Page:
Mark Gresham | 24 JAN 2023
~Al Roberts, Detour (1945)
At its core, film noir is about life gone wrong. The stories typically revolve around central male anti-heros, tough guys with tragic flaws, and their blunt disillusionment with the world as they know it.
Far beyond the current-day neo-noir nostalgia for fedoras, cigarettes, dark alleys, and chiaroscuro lighting, its world is a hellhole of existential dread; a black-and-white late-night universe of dangerous Dons and devious dames, shady dealings, double-crossings, lust, mystery, depression, and despair.
The Atlanta Opera’s production of Wolfgang Amadeus Mozart’s Don Giovanni (libretto by Lorenzo Da Ponte) resets the 18th-century opera’s plot, inserting it into that kind of post-WWII urban America. Director Kristine McIntyre’s film noir reconceptualization works for the opera, for the most part.
Brandon Cedel played the rakish and unrepentant crime boss Giovanni, with a powerful voice and alpha-male onstage presence. As his mercenary henchman Leporello, Giovanni Romeo was effective as a not-so-confident comic foil, lending some humanity and levity to the dark-toned atmosphere.
The three women in the story can relate as targets of Giovanni’s unquenchable lusts in the timeline: past, present, and future.
Jennifer Johnson Cano came closest to being a femme fatale, portraying an equally strong but internally conflicted Donna Elvira, who is a persistent obstacle to Giovanni’s plans for debauchery.
Mané Galoyan, as the aristocratic Donna Anna, was paired with tenor Duke Kim, as her patient and loyal Don Ottavio, both determined to avenge the death of Anna’s father, the Commendatore, played by George Andguladze.
Meigui Zhang portrayed Zerlina as a woman aware of her capacity for feminine guile, seeming to enjoy flirting with Giovanni while emotionally manipulating her jealous fiancé, Masetto, played by Andrew Gilstrap.
The Atlanta Opera Orchestra, led by Jan Latham-Koenig, provided the major underpinning force; Mozart’s music moved the dramatic tension forward, even in parts of Act II where onstage energy sagged.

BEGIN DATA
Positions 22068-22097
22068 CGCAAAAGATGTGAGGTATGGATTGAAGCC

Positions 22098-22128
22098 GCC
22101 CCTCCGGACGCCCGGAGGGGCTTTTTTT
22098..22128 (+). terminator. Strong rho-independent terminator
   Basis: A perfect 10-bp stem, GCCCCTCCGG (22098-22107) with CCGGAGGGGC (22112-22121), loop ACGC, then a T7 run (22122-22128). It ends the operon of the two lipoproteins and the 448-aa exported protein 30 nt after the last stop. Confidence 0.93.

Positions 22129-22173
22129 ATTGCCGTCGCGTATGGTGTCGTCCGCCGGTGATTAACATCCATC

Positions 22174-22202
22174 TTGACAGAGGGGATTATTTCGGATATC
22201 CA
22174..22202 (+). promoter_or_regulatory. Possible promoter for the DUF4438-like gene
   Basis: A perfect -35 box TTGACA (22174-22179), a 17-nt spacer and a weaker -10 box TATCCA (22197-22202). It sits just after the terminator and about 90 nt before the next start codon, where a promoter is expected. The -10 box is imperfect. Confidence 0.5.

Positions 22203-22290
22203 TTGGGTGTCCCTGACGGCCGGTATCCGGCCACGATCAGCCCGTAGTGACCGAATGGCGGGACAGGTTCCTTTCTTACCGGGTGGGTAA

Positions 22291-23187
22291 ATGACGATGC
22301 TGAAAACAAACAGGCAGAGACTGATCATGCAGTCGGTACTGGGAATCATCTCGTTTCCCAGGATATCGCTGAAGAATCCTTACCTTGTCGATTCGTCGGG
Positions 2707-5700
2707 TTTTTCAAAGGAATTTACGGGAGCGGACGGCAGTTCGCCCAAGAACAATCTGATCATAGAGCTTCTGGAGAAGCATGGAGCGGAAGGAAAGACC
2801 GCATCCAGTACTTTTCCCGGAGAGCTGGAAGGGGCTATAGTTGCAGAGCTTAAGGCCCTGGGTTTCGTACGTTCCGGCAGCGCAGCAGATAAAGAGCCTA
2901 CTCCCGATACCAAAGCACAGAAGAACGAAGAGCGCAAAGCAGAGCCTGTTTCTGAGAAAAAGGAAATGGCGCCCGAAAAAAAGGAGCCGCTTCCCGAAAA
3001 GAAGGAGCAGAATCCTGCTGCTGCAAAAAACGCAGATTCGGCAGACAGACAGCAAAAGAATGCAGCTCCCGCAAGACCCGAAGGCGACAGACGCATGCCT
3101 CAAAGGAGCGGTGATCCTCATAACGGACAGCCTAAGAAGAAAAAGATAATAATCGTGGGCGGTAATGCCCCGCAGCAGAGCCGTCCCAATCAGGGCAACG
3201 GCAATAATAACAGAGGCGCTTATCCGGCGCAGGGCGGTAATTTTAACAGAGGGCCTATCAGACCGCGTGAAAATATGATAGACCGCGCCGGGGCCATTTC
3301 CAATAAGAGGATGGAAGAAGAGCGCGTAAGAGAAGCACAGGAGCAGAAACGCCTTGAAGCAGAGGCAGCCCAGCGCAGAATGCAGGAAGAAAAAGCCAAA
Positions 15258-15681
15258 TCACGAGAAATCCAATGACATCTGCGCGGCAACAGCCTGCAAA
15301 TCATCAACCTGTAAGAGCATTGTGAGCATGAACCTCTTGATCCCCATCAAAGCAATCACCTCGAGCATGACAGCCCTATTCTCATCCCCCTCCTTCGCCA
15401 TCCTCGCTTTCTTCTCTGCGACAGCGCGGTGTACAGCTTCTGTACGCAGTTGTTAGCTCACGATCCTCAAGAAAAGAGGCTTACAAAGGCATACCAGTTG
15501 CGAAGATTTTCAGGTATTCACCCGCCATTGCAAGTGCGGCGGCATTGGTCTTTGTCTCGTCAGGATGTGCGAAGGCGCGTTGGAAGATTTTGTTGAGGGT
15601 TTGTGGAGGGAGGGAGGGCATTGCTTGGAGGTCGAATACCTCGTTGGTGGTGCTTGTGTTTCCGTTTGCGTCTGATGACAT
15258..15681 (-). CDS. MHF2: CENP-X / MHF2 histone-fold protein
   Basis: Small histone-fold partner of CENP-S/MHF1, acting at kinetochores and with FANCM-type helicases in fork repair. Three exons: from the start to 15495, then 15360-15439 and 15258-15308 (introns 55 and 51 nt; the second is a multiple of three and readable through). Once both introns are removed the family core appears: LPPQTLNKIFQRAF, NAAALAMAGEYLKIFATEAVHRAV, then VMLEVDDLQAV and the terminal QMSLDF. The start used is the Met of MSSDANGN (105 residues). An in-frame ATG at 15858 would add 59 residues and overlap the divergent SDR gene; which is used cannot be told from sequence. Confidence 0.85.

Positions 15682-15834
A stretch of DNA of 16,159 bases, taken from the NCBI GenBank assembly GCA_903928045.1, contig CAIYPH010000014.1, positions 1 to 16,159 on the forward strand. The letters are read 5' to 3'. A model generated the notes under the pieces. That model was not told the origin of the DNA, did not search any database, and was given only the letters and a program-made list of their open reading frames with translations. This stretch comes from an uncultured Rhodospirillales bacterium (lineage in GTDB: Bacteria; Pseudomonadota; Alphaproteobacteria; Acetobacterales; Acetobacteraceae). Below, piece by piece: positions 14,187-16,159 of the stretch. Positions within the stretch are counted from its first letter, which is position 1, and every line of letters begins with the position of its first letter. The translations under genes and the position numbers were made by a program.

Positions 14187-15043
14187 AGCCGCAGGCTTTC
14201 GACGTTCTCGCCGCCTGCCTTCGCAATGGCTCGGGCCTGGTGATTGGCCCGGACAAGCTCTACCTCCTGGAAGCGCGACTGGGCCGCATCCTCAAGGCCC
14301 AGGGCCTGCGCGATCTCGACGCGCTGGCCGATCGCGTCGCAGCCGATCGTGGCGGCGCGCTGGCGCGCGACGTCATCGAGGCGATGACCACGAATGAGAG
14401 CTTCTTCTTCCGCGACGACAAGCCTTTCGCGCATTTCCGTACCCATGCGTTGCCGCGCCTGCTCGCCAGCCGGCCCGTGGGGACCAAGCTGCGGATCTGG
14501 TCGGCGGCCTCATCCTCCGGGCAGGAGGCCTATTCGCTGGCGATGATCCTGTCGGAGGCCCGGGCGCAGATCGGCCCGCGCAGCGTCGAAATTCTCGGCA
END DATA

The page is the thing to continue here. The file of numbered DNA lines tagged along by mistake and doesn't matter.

The staging’s effective film noir atmosphere teamed R. Keith Brumley’s mostly shadowy sets with lighting by Marcus Dilliard and costume designs by Mary Traylor, as they were in 2015 presentation of this film noir version by Lyric Opera of Kansas City, also directed by McIntyre. Dennis Bensie’s wig and makeup design are new to this Atlanta Opera production and cast.
But there was some need for suspension of disbelief here and there in this production. For examples:
One can more easily imagine a 17th or 18th-century context where servants carry the deceased Commendatore’s body from the garden into the palace. But in a 1950s urban setting, can you credibly imagine removing a dead body from a crime scene before the cops and a plainclothes detective arrive?
The patrons in Giovanni’s supper club were jitterbugging out of sync with minuet music. Perhaps that’s the only way to reconcile Mozart’s music with the popular dances in stylish mid-20th-century supper clubs, where the festivities would begin in the early evening and continue far into the night.
Of course, it is all a performance on stage, but I began to wonder about the visual absence of such things as telephone booths, automobiles, traffic signage, and fire escapes on 1950s urban streets, common in film noir, even if seen only at a distance.
Curiously, the deceased Commendatore appeared to Giovanni several times, seen passing upstage by the audience, unseen by the characters, well before what should be his psychologically hair-raising Alfred Hitchcock moment, appearing as the moving, speaking statue. The foreshadowing takes away a bit of the potential edge.
Ultimately, Don Giovanni’s classic theatrical descent into hell does not happen. No trap door, no billows of smoke and sulfur, no horde of demons. Instead, after the Commendatore leaves, a drunken Giovanni dies accidentally in a fatal struggle over a handgun with Leparello. Ah, but it works exceedingly well, ironically echoing the scuffle over the same gun between Giovanni and Commendatore at the beginning, staged almost identically, ironically emphasizing the fatalism.
And that is where the opera ended. McIntyre chose to eliminate the “moral” buffo sextet finale characteristic of a dramma giocoso, ending abruptly with the final chords of Giovanni’s demise, giving the opera a Puccini-like verismo conclusion.
Lights out. THE END. ■
The Atlanta Opera will perform Don Giovanni again on January 24, 27 & 29, 2023, at Cobb Energy Center.
- The Atlanta Opera: atloantaopera.org